Once it has done that, I will add a bit of starter to the rest of the cream from Yoder Diaries to make piima sour cream.

Now, on to making yogurt …

I will use 1 quart of creamline milk (must be only gently pasteurized and non-homogenized as well) from Yoder Dairies along with ½ cup of commercial organic plain whole milk yogurt. The instructions say to heat the milk on the stove to 180 degrees. Once it reaches that temperature, take it off the stove until it cools to 110 degrees, then add ½ cup yogurt and mix together. It then says to pour it into a glass, ceramic or stainless steel dish and cover, and then place in oven set to 150 degrees. I will use my Pyrex glass (small) casserole dish. The instructions say to leave the mixture in the 150-degree oven overnight, but since I’ve never done this before, I don’t feel comfortable leaving the oven on all night. So, I’m going to put the mixture in the oven for 8 hours during the day instead. After that it goes in the fridge where you check it every so often, mopping up (with a paper towel) the whey that rises to the top.

I first went to preheat the oven to 150 degrees when I realized that my oven doesn’t heat below 170 degrees! I was concerned, but then I remembered that my toaster oven heats as low as 150 and is just the right size for my Pyrex glass casserole dish. Whew!

I started heating my creamline milk on the stove in a saucepan using my roasting thermometer to check the temperature (the recipe calls for a candy thermometer, but I’m sure a roasting one will do). I began by heating the chilled milk very slowly, stirring periodically. Every 3-5 minutes I’d test the temperature. If it ever stabilized, I turned the burner up one notch. Once on level 8 for my stove (on a scale of 1-10)—the equivalent of about medium-high I’d guess—the milk reached 180 degrees. This took close to ½ an hour. I took the milk off the hot burner and set the thermometer in it. I am now watching the temperature drop …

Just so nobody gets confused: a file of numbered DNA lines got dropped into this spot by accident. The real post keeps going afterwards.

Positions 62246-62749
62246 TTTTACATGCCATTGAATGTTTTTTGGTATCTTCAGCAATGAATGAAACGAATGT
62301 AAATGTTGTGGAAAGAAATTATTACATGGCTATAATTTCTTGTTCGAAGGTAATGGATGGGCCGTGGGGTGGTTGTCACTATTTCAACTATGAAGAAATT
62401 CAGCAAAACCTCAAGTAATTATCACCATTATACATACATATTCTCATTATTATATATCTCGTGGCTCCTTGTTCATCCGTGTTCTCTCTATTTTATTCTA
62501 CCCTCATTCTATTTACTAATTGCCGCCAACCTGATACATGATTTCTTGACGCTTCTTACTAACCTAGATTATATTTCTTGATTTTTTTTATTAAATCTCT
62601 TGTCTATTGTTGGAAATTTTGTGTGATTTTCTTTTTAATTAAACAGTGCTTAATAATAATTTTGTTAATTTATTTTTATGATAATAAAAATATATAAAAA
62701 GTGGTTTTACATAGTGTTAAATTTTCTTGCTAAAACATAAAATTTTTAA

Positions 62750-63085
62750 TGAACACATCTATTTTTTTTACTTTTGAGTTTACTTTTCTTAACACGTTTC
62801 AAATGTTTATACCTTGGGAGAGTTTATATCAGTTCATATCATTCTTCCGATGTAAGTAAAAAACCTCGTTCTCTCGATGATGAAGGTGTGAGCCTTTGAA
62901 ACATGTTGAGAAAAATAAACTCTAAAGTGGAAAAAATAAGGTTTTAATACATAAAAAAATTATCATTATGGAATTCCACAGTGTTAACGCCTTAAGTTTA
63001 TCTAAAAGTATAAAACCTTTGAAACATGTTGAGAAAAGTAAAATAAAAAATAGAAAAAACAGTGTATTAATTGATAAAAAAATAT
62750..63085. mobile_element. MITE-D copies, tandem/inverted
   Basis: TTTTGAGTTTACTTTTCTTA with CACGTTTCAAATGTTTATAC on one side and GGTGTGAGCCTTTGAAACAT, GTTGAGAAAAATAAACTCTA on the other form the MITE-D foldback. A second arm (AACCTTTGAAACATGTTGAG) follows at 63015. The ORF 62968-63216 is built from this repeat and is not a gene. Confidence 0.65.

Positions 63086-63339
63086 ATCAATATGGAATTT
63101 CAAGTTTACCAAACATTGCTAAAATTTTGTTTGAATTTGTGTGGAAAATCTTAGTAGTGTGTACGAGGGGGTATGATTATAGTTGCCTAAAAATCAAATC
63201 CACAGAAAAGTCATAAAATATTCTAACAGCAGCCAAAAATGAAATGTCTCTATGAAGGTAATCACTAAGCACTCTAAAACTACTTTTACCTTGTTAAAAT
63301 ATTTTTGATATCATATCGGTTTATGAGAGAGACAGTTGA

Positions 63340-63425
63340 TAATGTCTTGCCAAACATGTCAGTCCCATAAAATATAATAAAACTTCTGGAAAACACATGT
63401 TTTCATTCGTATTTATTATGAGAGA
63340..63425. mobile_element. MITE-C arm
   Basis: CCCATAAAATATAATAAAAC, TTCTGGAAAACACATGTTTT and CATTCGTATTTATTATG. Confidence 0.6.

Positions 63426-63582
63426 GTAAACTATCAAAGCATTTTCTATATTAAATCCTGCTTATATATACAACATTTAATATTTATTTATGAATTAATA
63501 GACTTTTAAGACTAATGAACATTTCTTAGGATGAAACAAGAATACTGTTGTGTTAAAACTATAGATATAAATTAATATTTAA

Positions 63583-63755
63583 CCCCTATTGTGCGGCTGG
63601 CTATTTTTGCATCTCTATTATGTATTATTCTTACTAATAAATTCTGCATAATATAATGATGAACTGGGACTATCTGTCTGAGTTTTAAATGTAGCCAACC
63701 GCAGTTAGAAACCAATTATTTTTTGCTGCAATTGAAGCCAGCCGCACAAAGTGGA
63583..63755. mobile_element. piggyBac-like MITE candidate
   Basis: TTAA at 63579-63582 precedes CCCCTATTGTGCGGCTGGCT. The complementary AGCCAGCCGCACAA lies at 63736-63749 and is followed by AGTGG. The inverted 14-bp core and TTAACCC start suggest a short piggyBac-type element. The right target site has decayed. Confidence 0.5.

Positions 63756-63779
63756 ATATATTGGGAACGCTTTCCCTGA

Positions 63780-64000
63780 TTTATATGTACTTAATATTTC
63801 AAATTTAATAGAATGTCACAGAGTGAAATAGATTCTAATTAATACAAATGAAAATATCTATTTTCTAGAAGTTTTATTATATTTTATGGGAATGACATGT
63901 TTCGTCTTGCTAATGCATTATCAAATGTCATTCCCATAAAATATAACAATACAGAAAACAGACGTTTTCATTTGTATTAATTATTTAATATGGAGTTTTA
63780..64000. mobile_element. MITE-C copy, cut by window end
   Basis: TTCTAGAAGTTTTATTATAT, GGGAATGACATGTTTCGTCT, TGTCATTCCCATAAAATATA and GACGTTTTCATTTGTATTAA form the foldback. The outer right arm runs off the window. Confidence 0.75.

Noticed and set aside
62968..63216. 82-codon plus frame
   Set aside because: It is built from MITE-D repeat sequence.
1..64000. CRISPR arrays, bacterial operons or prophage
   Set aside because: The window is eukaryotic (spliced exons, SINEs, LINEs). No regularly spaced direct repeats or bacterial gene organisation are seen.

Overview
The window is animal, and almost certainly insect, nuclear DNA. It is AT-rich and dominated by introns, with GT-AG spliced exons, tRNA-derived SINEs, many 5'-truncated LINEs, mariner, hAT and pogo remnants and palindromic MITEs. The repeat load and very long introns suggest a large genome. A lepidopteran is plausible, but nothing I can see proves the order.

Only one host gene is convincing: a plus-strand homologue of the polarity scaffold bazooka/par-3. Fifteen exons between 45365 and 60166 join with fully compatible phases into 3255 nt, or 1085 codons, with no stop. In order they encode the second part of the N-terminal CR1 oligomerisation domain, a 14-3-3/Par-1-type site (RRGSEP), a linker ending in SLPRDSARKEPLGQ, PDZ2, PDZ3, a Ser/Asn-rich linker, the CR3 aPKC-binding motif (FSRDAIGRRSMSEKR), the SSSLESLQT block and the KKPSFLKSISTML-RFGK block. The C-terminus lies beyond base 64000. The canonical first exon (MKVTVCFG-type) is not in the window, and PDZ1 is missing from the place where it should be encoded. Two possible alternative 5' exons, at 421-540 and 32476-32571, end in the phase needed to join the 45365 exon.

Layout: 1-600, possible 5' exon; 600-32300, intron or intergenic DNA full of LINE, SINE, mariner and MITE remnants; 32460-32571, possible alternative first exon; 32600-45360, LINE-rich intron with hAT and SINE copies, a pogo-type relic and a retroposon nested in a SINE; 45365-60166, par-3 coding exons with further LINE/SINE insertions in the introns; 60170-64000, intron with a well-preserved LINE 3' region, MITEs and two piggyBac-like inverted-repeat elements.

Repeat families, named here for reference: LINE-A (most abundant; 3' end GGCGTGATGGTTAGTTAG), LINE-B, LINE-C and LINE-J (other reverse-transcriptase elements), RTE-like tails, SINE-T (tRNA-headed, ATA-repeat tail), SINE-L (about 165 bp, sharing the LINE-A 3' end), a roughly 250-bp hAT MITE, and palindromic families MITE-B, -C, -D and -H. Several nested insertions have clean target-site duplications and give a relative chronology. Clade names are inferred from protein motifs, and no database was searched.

It has now taken almost 45 minutes to cool the milk from 180 degrees to 110 degrees. Note: when making yogurt, allow plenty of time in your schedule. While waiting for it to cool, I’ve emptied the dishwasher, eaten breakfast, swept the floor, etc. Finally, the milk made it to 110 degrees! I had let my commercial organic plain whole milk yogurt sit at room temperature for the last ½ hour. I added ½ cup of yogurt to my warm milk. Stirred. Then emptied the mix into the glass casserole dish and set it in the toaster oven set to 150 degrees, with a stainless steel toaster oven pan covering it. We’ll see how it’s doing in 8 hours …

Tonight at 7:30 p.m. I checked on the piima starter. It had thickened nicely so I put it in the fridge.

I took the yogurt out of the toaster oven—it had thickened and cultured well. I covered it with the Pyrex casserole plastic lid and put it in the fridge. A few hours later I checked it for whey, mopped up what had collected, and put it back in the fridge. I will try to my homemade yogurt in my yogurt breakfast smoothie tomorrow.

1 comments:

The Rebellious Pastor's Wife said...

A homesteader friend of mine recommends using a cooler with a heating pad to create a warm enough environment. I don't know how warm it was, but the yogurt was great.